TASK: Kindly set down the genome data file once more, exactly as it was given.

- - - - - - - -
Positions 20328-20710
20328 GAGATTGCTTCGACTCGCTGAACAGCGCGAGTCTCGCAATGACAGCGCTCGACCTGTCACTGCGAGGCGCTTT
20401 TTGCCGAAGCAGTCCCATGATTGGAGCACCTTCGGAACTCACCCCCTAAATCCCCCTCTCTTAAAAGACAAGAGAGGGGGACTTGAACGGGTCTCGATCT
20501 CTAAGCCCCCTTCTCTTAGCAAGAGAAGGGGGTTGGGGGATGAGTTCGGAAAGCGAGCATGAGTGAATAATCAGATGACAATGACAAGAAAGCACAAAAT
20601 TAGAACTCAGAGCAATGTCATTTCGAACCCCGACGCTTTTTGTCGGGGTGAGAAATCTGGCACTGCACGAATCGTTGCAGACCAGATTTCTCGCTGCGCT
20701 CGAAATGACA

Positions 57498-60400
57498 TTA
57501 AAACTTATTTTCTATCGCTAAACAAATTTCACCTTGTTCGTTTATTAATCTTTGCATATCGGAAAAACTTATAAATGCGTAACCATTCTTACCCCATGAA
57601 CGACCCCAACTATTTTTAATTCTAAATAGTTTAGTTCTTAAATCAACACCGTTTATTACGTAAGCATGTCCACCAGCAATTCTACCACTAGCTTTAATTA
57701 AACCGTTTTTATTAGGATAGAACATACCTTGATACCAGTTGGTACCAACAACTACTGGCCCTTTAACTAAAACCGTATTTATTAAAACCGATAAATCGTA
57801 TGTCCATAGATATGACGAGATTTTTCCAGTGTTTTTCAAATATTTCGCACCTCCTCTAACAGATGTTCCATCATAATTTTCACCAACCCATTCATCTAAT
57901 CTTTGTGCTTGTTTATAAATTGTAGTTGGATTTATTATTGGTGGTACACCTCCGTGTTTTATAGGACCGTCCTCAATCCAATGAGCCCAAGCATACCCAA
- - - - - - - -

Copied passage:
Positions 20328-20710
20328 GAGATTGCTTCGACTCGCTGAACAGCGCGAGTCTCGCAATGACAGCGCTCGACCTGTCACTGCGAGGCGCTTT
20401 TTGCCGAAGCAGTCCCATGATTGGAGCACCTTCGGAACTCACCCCCTAAATCCCCCTCTCTTAAAAGACAAGAGAGGGGGACTTGAACGGGTCTCGATCT
20501 CTAAGCCCCCTTCTCTTAGCAAGAGAAGGGGGTTGGGGGATGAGTTCGGAAAGCGAGCATGAGTGAATAATCAGATGACAATGACAAGAAAGCACAAAAT
20601 TAGAACTCAGAGCAATGTCATTTCGAACCCCGACGCTTTTTGTCGGGGTGAGAAATCTGGCACTGCACGAATCGTTGCAGACCAGATTTCTCGCTGCGCT
20701 CGAAATGACA

Positions 57498-60400
57498 TTA
57501 AAACTTATTTTCTATCGCTAAACAAATTTCACCTTGTTCGTTTATTAATCTTTGCATATCGGAAAAACTTATAAATGCGTAACCATTCTTACCCCATGAA
57601 CGACCCCAACTATTTTTAATTCTAAATAGTTTAGTTCTTAAATCAACACCGTTTATTACGTAAGCATGTCCACCAGCAATTCTACCACTAGCTTTAATTA
57701 AACCGTTTTTATTAGGATAGAACATACCTTGATACCAGTTGGTACCAACAACTACTGGCCCTTTAACTAAAACCGTATTTATTAAAACCGATAAATCGTA
57801 TGTCCATAGATATGACGAGATTTTTCCAGTGTTTTTCAAATATTTCGCACCTCCTCTAACAGATGTTCCATCATAATTTTCACCAACCCATTCATCTAAT
57901 CTTTGTGCTTGTTTATAAATTGTAGTTGGATTTATTATTGGTGGTACACCTCCGTGTTTTATAGGACCGTCCTCAATCCAATGAGCCCAAGCATACCCAA